The Formal Absence of Precious Things


Though drowned for three decades
she steps fresh as creation
from the broken glass doors.
And then I remember, in that instant
that she is dead, and I am not,
this is another century, so
this must be another girl,
a newly minted stranger,
one with whom I will never speak.

I am awash in emotion -
not loss exactly
but a very particular awareness
of my own duration.

I see a beggar leaning against
a jewlery store facade,
his head pressed against the windows.
In those windows are small, empty pedestals,
formal absences of precious things,
now locked away for the night.

His legs wrapped in brown paper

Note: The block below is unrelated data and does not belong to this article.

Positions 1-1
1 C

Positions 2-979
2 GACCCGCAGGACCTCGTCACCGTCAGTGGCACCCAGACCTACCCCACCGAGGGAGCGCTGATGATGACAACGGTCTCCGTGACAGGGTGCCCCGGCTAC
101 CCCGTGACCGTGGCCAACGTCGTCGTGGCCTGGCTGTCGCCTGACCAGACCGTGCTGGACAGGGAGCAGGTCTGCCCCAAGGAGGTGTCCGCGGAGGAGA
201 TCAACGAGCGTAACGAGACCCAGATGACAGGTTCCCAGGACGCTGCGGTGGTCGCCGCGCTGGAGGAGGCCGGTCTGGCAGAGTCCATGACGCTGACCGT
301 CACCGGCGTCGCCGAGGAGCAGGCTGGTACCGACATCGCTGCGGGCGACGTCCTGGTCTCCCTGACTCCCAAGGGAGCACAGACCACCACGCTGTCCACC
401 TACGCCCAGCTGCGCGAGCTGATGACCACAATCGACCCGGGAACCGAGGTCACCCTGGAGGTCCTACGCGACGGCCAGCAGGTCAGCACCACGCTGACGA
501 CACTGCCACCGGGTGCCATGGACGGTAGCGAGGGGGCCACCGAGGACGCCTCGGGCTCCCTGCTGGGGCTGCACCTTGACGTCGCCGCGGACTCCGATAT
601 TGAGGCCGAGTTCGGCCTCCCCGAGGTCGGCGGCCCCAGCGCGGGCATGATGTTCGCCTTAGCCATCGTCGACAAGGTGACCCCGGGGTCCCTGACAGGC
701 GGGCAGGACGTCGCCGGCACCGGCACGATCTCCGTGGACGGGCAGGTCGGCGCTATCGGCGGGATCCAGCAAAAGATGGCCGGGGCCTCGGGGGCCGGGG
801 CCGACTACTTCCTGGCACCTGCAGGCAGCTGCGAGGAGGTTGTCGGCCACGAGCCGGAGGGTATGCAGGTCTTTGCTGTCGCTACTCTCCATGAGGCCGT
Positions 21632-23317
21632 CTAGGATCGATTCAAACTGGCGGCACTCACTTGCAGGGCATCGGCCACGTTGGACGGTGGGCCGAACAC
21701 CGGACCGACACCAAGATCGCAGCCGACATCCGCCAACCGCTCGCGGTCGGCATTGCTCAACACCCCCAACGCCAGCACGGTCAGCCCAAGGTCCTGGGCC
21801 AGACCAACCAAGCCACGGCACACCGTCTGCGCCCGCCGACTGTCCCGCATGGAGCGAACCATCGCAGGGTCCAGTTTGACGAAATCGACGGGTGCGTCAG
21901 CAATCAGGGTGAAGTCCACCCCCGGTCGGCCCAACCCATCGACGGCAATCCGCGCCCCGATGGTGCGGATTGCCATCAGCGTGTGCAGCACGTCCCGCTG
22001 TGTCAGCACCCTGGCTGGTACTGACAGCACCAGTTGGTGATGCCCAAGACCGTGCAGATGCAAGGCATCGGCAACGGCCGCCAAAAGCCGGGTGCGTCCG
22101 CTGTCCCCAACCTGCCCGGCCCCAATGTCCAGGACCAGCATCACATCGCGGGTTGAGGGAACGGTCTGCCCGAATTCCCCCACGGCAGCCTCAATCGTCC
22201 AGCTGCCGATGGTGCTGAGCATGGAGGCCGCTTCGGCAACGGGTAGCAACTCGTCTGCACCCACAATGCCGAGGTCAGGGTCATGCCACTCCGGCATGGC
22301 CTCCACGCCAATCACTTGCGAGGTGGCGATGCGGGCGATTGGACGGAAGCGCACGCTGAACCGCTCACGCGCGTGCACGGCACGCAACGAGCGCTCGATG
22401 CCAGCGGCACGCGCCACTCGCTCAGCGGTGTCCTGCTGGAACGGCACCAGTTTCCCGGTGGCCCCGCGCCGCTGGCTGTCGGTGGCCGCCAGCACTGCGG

look vaguely medieval,
a knight crafted from office materials.
He is the color of pavement,
his very race in question,
yet when he looks up at me
my own eyes peer out from his tangle of curls.

The girl who drowned so very long ago
settles down to my mind’s bottom,
swept down in a swirl of toffee hair
and less hurtful memories
to where my youth turns gently
in its accustomed tides
and I am more comfortable that way.

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